"Whoever had money went elsewhere, and only the poorest are left,"
explains village headman Samir Abu Mashayikh.
Yabad has resources to survive but at a cost to health and environment
In the current dire economic situation, foraging for scrap metal is
the only source of income left for many.
Families survive on a few bags of rice, flour and sugar from relief
"Most families only taste fresh meat once a year, at the Eid donated by
Islamic charities," says Mr Abu Mashayikh.
A shocking, but typical example of conditions in Fahma al-Jadida is
provided by Mahmoud al-Mjadou's family.
Their home for the last seven years has been a two-room concrete former
blockhouse on the edge of the camp.
The walls are stained with mould and smoke and their few possessions -
bed, TV, carpet, electric fan - do little to remove the impression of
a poorly lit cow shed.
The reinforced concrete ceiling is crumbling dangerously, letting in
rainwater during winter months.
Iyad Mjadou,11, bears the scars of his job scavenging for scrap
Mahmoud's wife sits on the carpet with the fan trained on her
nine-month-old infant son who is struggling to breathe because of
illness. She is pregnant with what will be her ninth child if the pregnancy is successful.
Ten-year-old Iyad has singed his eyebrows and has angry-look burns on
his face from an accident five days earlier when he was setting fire
to electric cables.
It wasn't a child's game. The youngsters are the breadwinners here,
burning cables and old radial tyres to extract the metal.
At the moment Mahmoud himself cannot earn a living. He used to deliver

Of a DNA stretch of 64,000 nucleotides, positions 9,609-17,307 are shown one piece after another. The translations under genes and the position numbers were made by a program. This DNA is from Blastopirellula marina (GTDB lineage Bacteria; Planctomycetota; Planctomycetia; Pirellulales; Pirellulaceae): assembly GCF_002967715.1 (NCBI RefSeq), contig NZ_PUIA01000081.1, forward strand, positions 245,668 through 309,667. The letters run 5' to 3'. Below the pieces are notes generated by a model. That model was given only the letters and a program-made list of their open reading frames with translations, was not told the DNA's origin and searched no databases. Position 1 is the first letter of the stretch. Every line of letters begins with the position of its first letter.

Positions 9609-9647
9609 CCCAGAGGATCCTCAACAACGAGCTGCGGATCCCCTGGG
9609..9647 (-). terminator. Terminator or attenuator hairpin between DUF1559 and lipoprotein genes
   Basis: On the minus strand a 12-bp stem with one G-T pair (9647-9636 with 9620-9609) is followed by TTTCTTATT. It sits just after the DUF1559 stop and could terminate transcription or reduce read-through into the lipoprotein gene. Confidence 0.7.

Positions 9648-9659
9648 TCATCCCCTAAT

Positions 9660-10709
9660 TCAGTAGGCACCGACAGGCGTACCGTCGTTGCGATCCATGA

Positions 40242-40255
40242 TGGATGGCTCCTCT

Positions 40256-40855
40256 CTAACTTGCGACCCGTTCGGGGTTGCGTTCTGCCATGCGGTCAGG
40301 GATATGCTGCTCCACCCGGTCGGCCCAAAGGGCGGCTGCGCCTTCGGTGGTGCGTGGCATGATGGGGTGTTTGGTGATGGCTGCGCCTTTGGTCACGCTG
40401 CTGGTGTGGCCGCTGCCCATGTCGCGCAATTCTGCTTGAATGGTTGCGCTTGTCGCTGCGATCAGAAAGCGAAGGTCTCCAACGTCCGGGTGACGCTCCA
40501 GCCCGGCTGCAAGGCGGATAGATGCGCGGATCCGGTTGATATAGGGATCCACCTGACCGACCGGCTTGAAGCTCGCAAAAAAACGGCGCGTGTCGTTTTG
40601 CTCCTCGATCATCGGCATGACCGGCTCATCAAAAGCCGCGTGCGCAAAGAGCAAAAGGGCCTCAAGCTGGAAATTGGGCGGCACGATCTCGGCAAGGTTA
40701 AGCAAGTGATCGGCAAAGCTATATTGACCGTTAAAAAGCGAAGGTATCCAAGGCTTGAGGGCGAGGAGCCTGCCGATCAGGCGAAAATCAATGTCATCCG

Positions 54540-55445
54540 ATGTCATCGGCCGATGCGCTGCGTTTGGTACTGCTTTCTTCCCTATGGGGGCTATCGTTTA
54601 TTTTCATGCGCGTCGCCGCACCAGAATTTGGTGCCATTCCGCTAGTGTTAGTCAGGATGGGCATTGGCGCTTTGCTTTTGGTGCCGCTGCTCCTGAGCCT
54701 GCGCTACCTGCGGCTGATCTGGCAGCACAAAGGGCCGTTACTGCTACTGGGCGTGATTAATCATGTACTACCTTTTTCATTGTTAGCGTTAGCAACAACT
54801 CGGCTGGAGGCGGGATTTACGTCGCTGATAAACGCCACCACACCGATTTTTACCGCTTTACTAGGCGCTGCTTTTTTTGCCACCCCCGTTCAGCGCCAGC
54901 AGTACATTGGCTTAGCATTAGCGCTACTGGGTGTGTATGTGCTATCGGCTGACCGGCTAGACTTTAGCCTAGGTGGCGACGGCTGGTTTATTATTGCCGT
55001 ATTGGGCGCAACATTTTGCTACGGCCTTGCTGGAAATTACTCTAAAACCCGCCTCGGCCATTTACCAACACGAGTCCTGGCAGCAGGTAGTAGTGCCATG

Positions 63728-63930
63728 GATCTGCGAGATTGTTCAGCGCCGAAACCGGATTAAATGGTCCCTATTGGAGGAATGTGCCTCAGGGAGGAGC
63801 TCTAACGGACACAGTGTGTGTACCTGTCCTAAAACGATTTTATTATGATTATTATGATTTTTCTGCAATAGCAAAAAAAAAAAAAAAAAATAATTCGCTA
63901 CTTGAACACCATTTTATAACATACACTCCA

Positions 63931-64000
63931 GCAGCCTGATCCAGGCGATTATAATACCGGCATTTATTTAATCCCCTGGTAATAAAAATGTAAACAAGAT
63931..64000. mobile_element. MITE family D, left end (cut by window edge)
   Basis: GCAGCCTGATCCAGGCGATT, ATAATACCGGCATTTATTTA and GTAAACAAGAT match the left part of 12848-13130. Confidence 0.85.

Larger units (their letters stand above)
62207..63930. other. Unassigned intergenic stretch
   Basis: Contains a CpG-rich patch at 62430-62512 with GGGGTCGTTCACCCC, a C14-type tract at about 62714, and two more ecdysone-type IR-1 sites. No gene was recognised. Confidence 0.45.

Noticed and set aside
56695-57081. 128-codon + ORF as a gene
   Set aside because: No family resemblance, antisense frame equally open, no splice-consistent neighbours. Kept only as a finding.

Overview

scrap metal to a local dealer, but his unlicensed vehicle was recently
stopped at an Israeli flying checkpoint and confiscated.
Wherever you go in the northern West Bank the stories are the same.
Residents tell of a once-thriving region doing lucrative trade over
the Green Line, not just with the Israeli Arabs who predominate in the
plains to the north of the West Bank, but Israeli Jews too.
The West Bank barrier - built to prevent terrorist attacks,
according to Israel - has stopped all that.
It has also cut off the livelihoods of the large numbers of labourers
who used to cross into Israel to work on farms and building sites.
It is not unusual to find a workforce of hundreds of labourers in a village, who once brought financial security to many hundreds more, reduced to just a handful men getting the necessary permits to cross into Israel.
Others find ways to cross illegally, but there are risks. They face
arrest by the authorities and anyone involved in an industrial accident
can be sent home without medical support or compensation.
For most northern West Bankers, though, there seems little hope for
the future as jobs become scarcer and bills become harder to pay.
For development specialists like Charles Clayton there is an urgent
need to counter the Palestinian de-development phenomenon, but it is
also important not to normalise "something that should never be
"This is man-made poverty, and there are people whose lives could be
completely transformed by the decision of politicians," he said.
"The costs are going to be massive, and it'll take a decade to be a
functioning place again, but within just a few weeks of that decision
there would be a different attitude."